Device Management, Integration and Migration Made Easy

FDT2 supports more protocols, adds FDI compatibility and other features. Backwards compatibility and pre-tested Common Components simplify setup and ongoing operations.

The FDT® standard, that has already simplified smart device integration for thousands of industrial companies, is expanding its scope and capabilities. The enhanced FDT2™ standard offers more end-user requested features while extending its already comprehensive portfolio of protocols.

FDT2 brings more capabilities and simplification to the popular standard, which has helped thousands of manufacturing engineers link equipment using a mixed topology of networks. FDT already supports more than 16 protocols (HART, Foundation Fieldbus, Profibus, Profinet, AS-i, CANopen, CC-Link, ODVA protocols (CompoNet, ControlNet, DeviceNet, EtherNet/IP), EtherCAT, MODBUS, InterBus, IO-Link, and sercos), with more to come.


That’s prompted more than 70 of the top software and equipment suppliers to implement FDT Frame Applications (hosts) and FDT DTMs (device drivers) that support more than 7,000 device types utilized in installations globally. All the benefits and skill sets built up over the past few years can be maintained as users set their own timeframe for adopting the updated version of FDT known as FDT2.

Updated standard   

In the coming year, there’s going to be a major transition to FDT2. Many FDT2 products are already shipping, and the ARC Advisory Group predicts that most equipment suppliers will unveil compatible products in 2014. FDT2 brings a number of enhancements for both the end user and the developer making it even easier to deploy.

On the supplier side, the FDT Group focused on helping equipment manufacturers begin develop Frame Applications and Device Type Managers (DTMs) that are the central elements of the technology.

The main element in this strategy is the DTM and Frame ‘Common Components’. These Common Components are well-tested, ready-for-use software packages that optimize the performance and operation of the FDT2 DTM and FDT2 Frame Applications while also improving interoperability.  The Common Components have been developed and tested together, to ensure interoperability and compliance with the FDT2 standard. Time to market can be significantly shortened by deploying these verified software modules.

On the end user side, backwards compatibility with standard FDT1.x is essential. From the start, FDT2 was written to make it easy to move to FDT2 without tossing out any existing FDT DTMs or other related software. That’s important because more than 70 equipment suppliers have been shipping FDT-compatible products that are being used around the globe. Therefore all available DTMs from the FDT 1.x specification will work in FDT2 Frame-based systems ensuring investment protection throughout the life cycle of a plant. (see figure 1)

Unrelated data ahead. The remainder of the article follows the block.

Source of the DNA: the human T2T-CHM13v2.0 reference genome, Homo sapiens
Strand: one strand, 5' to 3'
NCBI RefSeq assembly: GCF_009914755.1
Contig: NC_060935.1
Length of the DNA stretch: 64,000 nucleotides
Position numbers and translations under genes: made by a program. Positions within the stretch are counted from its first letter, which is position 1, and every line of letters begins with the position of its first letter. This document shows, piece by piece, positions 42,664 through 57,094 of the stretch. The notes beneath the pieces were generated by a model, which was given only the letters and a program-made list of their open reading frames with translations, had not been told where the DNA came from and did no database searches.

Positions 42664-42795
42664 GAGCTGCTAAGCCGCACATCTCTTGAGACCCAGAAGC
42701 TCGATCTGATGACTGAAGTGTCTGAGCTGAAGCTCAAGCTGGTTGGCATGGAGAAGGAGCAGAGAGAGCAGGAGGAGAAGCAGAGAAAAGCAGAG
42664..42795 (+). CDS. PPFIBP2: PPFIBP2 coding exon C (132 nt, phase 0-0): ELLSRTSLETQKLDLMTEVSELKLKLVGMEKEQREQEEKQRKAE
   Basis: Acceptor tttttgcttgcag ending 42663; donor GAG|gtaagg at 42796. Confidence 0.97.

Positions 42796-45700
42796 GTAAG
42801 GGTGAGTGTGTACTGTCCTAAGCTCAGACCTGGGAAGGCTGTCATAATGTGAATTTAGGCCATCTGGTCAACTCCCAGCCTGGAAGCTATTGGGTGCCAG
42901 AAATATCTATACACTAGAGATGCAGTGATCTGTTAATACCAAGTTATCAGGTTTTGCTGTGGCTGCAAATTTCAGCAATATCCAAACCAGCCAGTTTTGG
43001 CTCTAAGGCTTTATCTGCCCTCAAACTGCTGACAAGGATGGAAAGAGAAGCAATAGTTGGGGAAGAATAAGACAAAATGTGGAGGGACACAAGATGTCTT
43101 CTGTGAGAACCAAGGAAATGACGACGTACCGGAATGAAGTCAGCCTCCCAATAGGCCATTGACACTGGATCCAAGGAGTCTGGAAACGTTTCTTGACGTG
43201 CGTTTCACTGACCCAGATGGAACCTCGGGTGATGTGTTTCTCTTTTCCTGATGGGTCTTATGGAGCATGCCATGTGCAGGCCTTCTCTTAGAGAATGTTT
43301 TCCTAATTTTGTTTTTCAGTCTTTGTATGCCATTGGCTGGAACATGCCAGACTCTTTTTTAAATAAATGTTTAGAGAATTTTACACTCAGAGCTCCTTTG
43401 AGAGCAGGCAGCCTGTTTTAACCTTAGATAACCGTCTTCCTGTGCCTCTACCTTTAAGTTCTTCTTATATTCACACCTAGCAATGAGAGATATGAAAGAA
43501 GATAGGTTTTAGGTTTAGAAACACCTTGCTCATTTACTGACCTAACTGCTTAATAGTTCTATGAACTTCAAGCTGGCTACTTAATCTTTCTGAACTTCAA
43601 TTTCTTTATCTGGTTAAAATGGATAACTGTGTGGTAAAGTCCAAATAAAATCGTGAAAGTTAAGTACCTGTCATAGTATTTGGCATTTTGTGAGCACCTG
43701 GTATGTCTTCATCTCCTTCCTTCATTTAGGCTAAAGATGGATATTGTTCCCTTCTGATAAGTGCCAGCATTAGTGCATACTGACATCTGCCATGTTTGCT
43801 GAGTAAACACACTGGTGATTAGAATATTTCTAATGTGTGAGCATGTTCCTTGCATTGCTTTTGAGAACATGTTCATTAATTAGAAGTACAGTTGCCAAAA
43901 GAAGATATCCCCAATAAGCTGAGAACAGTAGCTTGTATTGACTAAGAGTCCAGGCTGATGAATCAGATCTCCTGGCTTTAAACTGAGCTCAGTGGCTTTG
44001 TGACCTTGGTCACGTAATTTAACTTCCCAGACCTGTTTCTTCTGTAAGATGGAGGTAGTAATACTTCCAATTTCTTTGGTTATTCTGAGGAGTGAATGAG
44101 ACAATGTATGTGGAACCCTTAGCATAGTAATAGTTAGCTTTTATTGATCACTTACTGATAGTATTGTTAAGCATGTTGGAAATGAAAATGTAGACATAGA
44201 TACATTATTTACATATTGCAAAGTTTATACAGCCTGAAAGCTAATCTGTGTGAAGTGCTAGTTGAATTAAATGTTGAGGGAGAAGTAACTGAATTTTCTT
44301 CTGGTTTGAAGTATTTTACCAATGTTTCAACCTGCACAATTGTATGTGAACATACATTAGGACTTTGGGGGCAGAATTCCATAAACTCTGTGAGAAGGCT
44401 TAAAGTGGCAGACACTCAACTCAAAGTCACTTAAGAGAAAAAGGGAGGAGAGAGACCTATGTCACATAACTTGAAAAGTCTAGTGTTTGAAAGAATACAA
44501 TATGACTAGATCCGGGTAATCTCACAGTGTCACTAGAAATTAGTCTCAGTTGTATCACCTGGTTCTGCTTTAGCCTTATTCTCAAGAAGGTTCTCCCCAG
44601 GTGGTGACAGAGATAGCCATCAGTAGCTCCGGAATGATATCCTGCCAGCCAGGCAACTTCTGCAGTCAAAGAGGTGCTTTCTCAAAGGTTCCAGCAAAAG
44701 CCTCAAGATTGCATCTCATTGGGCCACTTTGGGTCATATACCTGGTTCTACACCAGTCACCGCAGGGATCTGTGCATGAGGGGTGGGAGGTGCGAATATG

End users on the verge of updating their control system, engineering tools for configuration or Asset Management applications should contact their host suppliers to check on the status of their integration of FDT2 within their software to reap the new benefits offered for smart device integration for DDs, EDDLs, DTMs 1.x FDT2 DTMs and FDI Device Packages.

More speed, more security
 

End users deploying FDT2 will enjoy speed and performance improvements. Functions such as data transfer, instantiation and frame updates typically run from three to 20 times faster than the original FDT 1.x specification. ARC researchers report that there’s an order-of-magnitude reduction in the time required for many tasks.  It is now possible to undertake static functions due to the separation of the business logic (or device model) and the graphical user interface.  It is also feasible to run the business logic without starting the DTM.  This allows the server to be used for other tasks such as asset management applications, without showing any graphics from the DTM.

Device parameters are now divided into data blocks and can be dynamically loaded during use. Accessing one stored parameter does not necessitate the need to upload the entire data record of a DTM.  The DTM is initially started by accessing only the data and parameters of the DTM User Interface. Only if the user calls up additional user interfaces will the additional data records can be loaded. This advantage is especially apparent in FDT2 Frame Application projects using hundreds or thousands of DTMs.

The topic of security is becoming essential in industrial software, where system stability and security are very important, especially in the context of access and tamper-proof protection.  While perimeter security is typically enhanced through IT infrastructure and robust IT guidelines, a prudent "belt and suspenders" approach requires that the underlying applications must play a role in ensuring secure and stable applications.